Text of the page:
The competitiveness of Thursday Night NFL football (TNF) contests has been discussed practically everywhere this past week. The Bleacher Report, Pro Football Talk, and the USA Today, for example, all got in on the action, deriding the NFL for the number of blowouts in its Thursday contests.
Over on Forbes, Jim Pagels offers an interesting and more quantitative take, showing that, on the whole, Thursday night outcomes are not much different from the average outcomes from weekend contests. Pagels provides this table:
These results mirror the work of Grantland columnist Bill Barnwell, whose research found no evidence that TNF games were any sloppier than the rest of the league’s games, as judged by, among other metrics, the number of turnovers and dropped passes.
One aspect missing from much of the discourse on TNF contests is whether or not those games were supposed to be close to begin with. This is important because the NFL, and its television networks, get to pick who plays on Thursday night!
For example, if TNF contests were played between teams that were more equivalent in terms of talent, we would actually expect TNF contests to be closer. Under such a scenario, if the average margin of victory for each contest (Thursday night vs. other days) was identical, that would actually imply that TNF contests were yielding more blowouts than we expected.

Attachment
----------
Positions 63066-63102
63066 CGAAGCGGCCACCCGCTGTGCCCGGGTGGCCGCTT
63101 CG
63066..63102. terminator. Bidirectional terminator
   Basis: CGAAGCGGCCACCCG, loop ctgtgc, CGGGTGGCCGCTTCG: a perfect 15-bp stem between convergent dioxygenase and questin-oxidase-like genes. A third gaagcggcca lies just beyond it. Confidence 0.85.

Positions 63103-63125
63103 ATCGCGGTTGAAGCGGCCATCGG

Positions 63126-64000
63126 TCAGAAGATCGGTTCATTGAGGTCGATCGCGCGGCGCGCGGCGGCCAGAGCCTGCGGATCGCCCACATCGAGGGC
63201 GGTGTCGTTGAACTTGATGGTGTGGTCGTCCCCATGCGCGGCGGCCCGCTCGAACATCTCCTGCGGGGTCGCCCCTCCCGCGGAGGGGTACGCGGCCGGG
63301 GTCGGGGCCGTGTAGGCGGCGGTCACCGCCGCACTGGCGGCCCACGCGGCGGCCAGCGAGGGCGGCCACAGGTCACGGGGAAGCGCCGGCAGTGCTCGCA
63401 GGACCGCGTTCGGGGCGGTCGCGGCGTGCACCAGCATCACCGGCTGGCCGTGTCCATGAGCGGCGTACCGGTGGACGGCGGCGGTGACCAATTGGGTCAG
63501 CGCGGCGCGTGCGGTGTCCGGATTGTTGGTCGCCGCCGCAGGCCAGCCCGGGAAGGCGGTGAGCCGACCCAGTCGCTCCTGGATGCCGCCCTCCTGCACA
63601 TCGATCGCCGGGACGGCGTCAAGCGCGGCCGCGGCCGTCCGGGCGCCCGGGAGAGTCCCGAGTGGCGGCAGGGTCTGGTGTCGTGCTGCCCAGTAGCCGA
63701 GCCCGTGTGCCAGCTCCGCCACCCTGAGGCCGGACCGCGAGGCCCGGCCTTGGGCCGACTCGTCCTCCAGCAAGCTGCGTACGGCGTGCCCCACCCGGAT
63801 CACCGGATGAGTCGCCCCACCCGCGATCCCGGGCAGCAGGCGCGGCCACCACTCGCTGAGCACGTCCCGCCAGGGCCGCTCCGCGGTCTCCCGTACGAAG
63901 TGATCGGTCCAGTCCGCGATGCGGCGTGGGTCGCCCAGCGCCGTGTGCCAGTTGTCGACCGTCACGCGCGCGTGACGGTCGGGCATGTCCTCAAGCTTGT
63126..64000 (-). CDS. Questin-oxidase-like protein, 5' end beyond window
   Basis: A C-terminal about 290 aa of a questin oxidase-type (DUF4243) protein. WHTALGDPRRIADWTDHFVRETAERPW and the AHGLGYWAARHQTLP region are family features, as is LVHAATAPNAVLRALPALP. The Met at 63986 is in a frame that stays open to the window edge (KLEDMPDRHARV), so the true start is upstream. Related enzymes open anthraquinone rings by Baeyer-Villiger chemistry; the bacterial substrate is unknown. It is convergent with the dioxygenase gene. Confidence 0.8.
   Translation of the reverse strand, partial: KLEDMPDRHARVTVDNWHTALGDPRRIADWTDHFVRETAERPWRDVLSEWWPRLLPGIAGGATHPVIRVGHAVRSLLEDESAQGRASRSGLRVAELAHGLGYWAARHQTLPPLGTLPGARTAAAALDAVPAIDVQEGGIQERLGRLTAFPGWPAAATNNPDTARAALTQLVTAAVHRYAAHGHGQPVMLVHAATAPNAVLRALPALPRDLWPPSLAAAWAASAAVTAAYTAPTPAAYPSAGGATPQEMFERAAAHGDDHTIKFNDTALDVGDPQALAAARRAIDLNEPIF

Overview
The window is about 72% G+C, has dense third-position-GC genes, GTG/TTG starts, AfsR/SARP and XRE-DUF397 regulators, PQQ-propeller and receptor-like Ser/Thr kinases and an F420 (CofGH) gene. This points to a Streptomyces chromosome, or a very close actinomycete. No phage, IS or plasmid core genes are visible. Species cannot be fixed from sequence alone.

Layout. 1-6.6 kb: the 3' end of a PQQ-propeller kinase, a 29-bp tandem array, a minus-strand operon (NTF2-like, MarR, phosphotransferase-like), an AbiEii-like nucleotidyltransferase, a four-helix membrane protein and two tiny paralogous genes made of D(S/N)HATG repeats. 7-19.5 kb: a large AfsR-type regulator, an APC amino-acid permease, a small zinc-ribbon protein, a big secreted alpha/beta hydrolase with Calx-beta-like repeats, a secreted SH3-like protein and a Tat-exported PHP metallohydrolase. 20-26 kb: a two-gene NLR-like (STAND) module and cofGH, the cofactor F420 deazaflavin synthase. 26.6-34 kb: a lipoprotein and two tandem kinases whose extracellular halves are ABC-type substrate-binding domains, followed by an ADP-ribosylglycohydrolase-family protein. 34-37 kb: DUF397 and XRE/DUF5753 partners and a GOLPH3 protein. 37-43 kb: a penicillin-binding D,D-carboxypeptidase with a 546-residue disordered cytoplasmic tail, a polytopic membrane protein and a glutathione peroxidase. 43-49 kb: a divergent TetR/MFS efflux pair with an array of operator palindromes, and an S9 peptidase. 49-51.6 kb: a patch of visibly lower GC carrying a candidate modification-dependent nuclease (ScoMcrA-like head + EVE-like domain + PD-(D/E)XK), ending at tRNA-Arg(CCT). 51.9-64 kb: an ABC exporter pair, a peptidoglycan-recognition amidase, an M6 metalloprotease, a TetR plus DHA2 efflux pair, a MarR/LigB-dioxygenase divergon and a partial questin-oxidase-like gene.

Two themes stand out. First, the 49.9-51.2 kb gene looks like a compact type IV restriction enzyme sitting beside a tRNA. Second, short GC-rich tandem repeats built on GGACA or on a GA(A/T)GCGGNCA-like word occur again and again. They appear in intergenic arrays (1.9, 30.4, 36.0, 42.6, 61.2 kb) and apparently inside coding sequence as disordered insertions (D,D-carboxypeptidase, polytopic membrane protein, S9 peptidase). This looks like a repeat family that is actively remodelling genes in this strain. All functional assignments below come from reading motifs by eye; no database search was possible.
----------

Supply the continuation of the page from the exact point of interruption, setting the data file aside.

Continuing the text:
Fortunately, there is an easy way to judge the “closeness” that we expect in an NFL game- using the game’s point spread! Using Sunshine’s data system (with a major h/t to the “weekdays” function in R), here’s the average absolute spread for each NFL game, by year and weekday, since 1978.
From the plot above, it’s fairly clear that the average point spread of TNF contests (in black) is not much different than that of other NFL games (in red or grey). If anything, over the past few years, TNF contests have had larger absolute point spreads than games played on weekends (the data goes through 2013).
Of course, it’s also strait-forward to compare each game’s point spread to it’s final margin of victory. To do so, I used the root mean square error, as FiveThirtyEight does here. The RMSE represents the square root of the average squared error between the point spread and the margin of victory.
Here’s a similar plot; this one shows the RMSE by year and game day, for all NFL games since 1978.
On the whole, the variability across the point spread does not appear to vary by the day of the week in which the game was played. If anything, Thursday night contests have actually been closer than the point spread anticipated over the last decade or so (2014, of course, aside). Also, it’s interesting how consistent the RMSE for all NFL games has been over time.
Overall, given these results, we can be more confident that the results of Pagels, Barnwell, and many others are not due to the fact that TNF contests were supposed to be closer, perhaps making it more reasonable to assume that the blowouts over the past few weeks are not accounted for by the day the game is played on, and instead simply due to chance.